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Lidge trade analysis*
Posted by Bret Cohen at 11/8/2007 7:40:00 AM
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After looking at the Lidge deal, I was all set to blog how poor the Astros made out, and then I read Keith Law's excellent analysis on

Basically, even if Lidge was done in Houston, the Phillies got way below market value for him. With the price of relief pitching skyrocketing (see: $19 million over 3 years for Danys Baez to serve as a set-up man), Lidge at under $6 mil per year to close is a terrific deal. Wade touted Bourn as the big fish landed in the deal, but isn't he a Willy Taveras clone? So the net of the two deals (including the one with the Rockies last offseason) is that the Astros trade Brad Lidge, Willy Taveras, Jason Hirsch, and Taylor Buchholz for a broken-down Jason Jennings, Michael Bourn, Geoff Geary, and Michael Costanzo.

Unless Wade pulls a Brett Myers with Wandy Rodriguez and moves him to the closer role, who's going to close for the Astros? For the sake of Houston fans, it better not be Chad Qualls, with his 1.32 WHIP and .272 BAA last year.


Nate Silver of feels like the Astros got a much better deal:

"Bourn has five more full seasons until he hits free agency, and Costanzo has six. All together, thatís 11 seasons of below-market performance that the Phillies traded away Ö in exchange for one season of below-market performance from Lidge."

I tend to agree that the Phillies got the better of the deal, but Silver makes some good points. Lidge will only be a terrific deal for one season, then he's either going to be gone or getting paid a lot of money by the Phillies.

I wouldn't get too caught up in the "net" of the two deals you mention. Those deals were done by two different GMs with different staffs.
Posted by herbilk at 11/8/2007 9:36:00 AM
Phillies will probably also get a couple high draft picks for Lidge should Lidge decline arbitration after this year. I'd rather have a year of Lidge plus the picks instead of what the Astros received. Not that high on Bourn/Costanzo.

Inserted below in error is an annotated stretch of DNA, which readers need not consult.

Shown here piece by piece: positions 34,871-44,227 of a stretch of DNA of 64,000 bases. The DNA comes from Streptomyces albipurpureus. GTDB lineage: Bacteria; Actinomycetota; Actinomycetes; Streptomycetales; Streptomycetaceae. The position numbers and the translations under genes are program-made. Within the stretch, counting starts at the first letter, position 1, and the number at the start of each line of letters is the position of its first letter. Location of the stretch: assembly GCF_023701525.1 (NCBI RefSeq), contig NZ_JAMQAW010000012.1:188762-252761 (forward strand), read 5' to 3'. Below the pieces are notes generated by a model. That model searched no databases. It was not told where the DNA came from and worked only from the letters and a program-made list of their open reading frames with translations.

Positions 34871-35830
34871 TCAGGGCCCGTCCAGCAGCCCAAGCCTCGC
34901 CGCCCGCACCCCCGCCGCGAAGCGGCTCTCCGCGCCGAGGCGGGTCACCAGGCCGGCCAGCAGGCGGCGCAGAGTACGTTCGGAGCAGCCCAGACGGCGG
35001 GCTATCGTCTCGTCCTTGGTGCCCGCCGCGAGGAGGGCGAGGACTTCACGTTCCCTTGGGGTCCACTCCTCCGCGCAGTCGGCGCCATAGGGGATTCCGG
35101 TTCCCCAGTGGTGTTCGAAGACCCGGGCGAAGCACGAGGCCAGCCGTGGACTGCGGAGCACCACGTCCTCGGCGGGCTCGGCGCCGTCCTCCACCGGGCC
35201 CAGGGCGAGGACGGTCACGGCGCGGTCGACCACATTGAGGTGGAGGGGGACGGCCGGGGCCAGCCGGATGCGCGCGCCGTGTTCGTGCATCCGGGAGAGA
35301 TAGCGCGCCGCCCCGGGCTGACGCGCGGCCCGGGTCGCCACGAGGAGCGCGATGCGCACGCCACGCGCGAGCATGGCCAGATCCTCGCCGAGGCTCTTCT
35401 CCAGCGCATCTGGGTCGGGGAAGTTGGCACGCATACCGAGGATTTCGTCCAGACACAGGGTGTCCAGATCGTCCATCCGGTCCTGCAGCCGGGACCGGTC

Posted by vtadave at 11/8/2007 10:00:00 AM
Plus, you have to think that the Phillies are in "win-now" mode, whereas the Astros have to think about re-tooling for the future. Bourn is the key here - can he get on-base frequently enough to be a good leadoff hitter, or is he just another Nook Logan?
Posted by Erickson at 11/8/2007 10:26:00 AM
It's far easier to fill the closer spot than the conventional wisdom holds. Said a different way, so many different pitchers can close, if used the way 99 percent of the clubs do these days. I wouldn't worry too much about the ninth inning, Houston. Worry about how you're going to get some leads to protect in the first place.
Posted by spianow at 11/8/2007 11:46:00 AM
I think this has to do with money. The Astros got 100 million invested in Carlos Lee, Bourn was a cheap alternative to signing a free agent to play CF than say Tori Hunter, who's going to probably demand more than Lee.
Posted by kevinccp at 11/8/2007 11:58:00 AM
Unless the Astros weren't sold on Pence in center and Luke Scott as an every day player, I'm still not sure on this one. The guess here is that the Astros sign Coco Cordero, so the question becomes whether or not they'd have been better off with Lidge/Scott or Cordero-equivalent/Bourn.
Posted by vtadave at 11/8/2007 1:48:00 PM
I think it was money *and* that the Astros are unconvinced that Pence can handle center - remember, that was the scouting report on him heading into last year.
Posted by Erickson at 11/8/2007 2:10:00 PM

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